We can all agree that life can be stressful. Unfortunately, stress can come with side effects, including one we never want to hear: hair loss.
If you’ve noticed larger swaths of hair coming out of your head after showers or abnormally-thin patches of hair on your scalp, you could be suffering from stress-related hair loss. But this doesn’t mean you hair is gone for good. According to a study authored by Harvard University researchers and published in the journal Nature, stress does in fact lead to hair loss, but it isn’t permanent.
Ya-Chieh Hsu, Associate Professor of Stem Cell and Regenerative Biology at Harvard and senior author of the study, explained that he and his lab wanted to investigate the ways in which stress affects stem cell biology and tissue biology. Intrigued by the potential mechanisms that could stop hair growth, the research team used mice as their subjects and monitored the effects of stress on their hair follicles. They found that in mice with chronic stress, hair follicle stem cells — cells that can develop into many different types of cells and work as repair cells — stayed in a resting phase for a long time and didn’t regenerate tissues. The reason? Corticosterone, the main stress hormone released by the adrenal glands in mice, was raised in response to stress.
Elevated levels of corticosterone directly affected the dermal papilla, which are a cluster of cells just underneath the hair follicle that activate stem cells. Normally, the dermal papilla activate the hair follicle stem cells and result in hair regrowth. With corticosterone muting the effect of the dermal papilla, however, the mice were unable to form new hair and experienced hair loss.
In humans, the body releases cortisol in response to stress. With this in mind, Hsu and his team were able to conclude that stress directly impacts the growth of hair in humans.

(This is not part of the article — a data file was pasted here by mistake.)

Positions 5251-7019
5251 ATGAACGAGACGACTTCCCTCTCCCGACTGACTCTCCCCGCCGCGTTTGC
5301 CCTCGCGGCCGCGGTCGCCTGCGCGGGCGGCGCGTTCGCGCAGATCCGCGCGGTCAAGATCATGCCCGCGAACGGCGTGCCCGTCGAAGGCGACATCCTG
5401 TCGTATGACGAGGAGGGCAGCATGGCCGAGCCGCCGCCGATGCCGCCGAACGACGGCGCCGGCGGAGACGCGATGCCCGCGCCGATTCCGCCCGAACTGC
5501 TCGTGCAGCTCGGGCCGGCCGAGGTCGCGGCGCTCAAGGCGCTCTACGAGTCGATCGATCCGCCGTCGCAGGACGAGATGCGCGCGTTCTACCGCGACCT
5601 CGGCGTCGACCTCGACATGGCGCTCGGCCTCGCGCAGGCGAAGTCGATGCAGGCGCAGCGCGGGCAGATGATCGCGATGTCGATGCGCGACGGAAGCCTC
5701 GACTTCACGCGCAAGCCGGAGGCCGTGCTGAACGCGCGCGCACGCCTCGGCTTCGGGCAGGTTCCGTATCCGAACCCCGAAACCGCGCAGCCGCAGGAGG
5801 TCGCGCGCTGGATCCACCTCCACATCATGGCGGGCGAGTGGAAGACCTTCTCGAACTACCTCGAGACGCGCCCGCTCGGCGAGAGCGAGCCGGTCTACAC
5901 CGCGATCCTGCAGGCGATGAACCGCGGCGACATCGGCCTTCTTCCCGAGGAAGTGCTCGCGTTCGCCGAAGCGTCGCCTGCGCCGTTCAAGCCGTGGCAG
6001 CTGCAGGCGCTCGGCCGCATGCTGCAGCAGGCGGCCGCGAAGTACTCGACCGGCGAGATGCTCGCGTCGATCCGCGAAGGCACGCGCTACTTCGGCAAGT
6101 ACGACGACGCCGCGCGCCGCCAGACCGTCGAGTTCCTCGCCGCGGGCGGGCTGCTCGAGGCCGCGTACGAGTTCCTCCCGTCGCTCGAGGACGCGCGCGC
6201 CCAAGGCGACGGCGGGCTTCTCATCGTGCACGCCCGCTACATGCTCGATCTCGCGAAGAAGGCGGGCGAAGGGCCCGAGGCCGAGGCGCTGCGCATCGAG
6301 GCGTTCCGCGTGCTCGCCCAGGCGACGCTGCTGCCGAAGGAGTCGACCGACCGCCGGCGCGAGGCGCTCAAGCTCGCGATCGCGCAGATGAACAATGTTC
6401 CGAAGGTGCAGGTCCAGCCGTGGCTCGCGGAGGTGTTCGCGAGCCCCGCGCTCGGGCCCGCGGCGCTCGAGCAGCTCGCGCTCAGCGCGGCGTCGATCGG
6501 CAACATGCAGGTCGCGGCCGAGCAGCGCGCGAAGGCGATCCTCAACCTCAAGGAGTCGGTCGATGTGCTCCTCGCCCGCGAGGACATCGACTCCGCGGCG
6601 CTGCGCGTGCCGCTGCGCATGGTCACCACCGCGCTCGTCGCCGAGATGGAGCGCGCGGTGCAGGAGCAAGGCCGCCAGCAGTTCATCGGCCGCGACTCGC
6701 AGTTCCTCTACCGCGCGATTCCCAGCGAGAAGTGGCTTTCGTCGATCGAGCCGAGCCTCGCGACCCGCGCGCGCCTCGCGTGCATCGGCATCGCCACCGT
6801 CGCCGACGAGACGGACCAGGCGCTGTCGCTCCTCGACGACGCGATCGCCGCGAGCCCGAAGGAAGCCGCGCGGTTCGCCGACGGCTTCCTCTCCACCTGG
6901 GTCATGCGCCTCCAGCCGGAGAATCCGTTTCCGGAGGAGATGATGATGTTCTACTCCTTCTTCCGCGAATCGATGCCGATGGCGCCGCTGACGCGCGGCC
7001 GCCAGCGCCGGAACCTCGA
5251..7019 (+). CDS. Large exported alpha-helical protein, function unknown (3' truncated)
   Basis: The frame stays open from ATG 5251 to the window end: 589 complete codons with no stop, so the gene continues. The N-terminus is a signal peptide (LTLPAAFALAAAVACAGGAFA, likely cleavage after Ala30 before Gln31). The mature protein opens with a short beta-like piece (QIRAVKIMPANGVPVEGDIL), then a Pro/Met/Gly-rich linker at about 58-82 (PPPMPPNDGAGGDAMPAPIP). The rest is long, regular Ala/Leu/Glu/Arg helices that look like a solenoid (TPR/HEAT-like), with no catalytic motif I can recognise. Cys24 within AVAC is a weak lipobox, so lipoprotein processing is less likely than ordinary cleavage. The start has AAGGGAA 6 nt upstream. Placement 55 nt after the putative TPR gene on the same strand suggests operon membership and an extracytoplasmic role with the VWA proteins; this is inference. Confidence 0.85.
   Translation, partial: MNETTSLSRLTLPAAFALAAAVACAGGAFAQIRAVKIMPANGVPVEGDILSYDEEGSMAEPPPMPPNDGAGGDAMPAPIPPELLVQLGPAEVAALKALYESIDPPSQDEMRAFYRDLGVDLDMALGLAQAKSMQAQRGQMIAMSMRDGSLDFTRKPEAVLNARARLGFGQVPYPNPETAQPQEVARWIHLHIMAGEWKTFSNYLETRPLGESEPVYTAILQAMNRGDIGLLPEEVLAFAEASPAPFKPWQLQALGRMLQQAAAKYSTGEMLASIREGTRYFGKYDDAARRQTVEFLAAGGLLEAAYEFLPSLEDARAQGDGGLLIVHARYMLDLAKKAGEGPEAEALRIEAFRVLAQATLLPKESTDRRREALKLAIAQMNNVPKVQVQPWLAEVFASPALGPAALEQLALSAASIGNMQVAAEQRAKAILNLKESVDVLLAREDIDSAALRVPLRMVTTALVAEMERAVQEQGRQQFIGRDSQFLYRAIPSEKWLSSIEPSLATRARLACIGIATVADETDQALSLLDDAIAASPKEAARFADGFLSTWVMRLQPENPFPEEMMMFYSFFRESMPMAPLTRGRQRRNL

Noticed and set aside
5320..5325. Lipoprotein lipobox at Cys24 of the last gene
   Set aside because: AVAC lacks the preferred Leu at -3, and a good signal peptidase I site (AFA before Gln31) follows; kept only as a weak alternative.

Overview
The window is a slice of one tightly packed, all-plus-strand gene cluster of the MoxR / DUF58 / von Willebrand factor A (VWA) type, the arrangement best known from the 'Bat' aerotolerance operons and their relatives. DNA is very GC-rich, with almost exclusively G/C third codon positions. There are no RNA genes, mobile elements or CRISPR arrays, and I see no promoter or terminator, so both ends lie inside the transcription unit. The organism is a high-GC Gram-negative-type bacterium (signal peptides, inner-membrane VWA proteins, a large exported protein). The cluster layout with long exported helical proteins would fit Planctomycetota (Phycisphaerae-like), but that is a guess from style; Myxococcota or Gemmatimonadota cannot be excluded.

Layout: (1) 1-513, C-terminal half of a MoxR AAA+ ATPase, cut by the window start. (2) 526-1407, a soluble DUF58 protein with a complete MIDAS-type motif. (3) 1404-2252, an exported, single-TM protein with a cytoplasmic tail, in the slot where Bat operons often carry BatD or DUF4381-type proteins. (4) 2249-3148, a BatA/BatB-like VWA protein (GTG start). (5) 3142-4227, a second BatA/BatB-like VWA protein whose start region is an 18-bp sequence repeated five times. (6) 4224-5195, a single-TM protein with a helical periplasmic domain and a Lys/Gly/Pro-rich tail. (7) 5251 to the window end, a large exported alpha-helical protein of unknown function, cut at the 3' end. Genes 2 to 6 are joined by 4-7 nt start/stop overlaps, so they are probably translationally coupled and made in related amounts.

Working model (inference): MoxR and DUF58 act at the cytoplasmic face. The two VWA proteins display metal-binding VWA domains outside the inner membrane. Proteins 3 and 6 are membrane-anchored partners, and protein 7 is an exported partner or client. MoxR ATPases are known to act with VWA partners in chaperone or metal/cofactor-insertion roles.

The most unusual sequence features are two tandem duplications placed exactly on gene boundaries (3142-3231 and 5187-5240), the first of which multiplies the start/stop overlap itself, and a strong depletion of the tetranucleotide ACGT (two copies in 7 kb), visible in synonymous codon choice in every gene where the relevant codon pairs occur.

Fortunately for us, the study didn’t stop there. The research team found that when they removed the stress hormones, the resting phase in hair follicle stem cells became very short. The mice therefore regularly entered growth phases and continued to regenerate hair follicles for the rest of their lives, even as they reached old age.
In humans, it might not be possible to simply remove the stress hormones from hair follicles. However, Hsu and his team found out that they could introduce Gas6 — a molecule that can activate hair follicle stem cells — into the dermal papilla cells to counteract stress hormones. For clarity, Gas6 is naturally produced by the dermal papilla and activates stem cells, but gets muted by stress hormones.
“Under both normal and stress conditions, adding Gas6 was sufficient to activate hair follicle stem cells that were in the resting phase and to promote hair growth,” Sekyu Choi, the lead author of the study, explained. Could this molecule eventually be used in hair serums to promote hair growth in humans? Choi believes that it’s certainly possible.
While we wait for Gas6 growth serums to hit the shelves, we can work to stop excessive hair loss by reducing stress in our lives. Whether you take up a stress-relieving activity, increase your exercise, or catch up on sleep, finding ways to reduce stress will give you plenty of long-term benefits, including hair regrowth.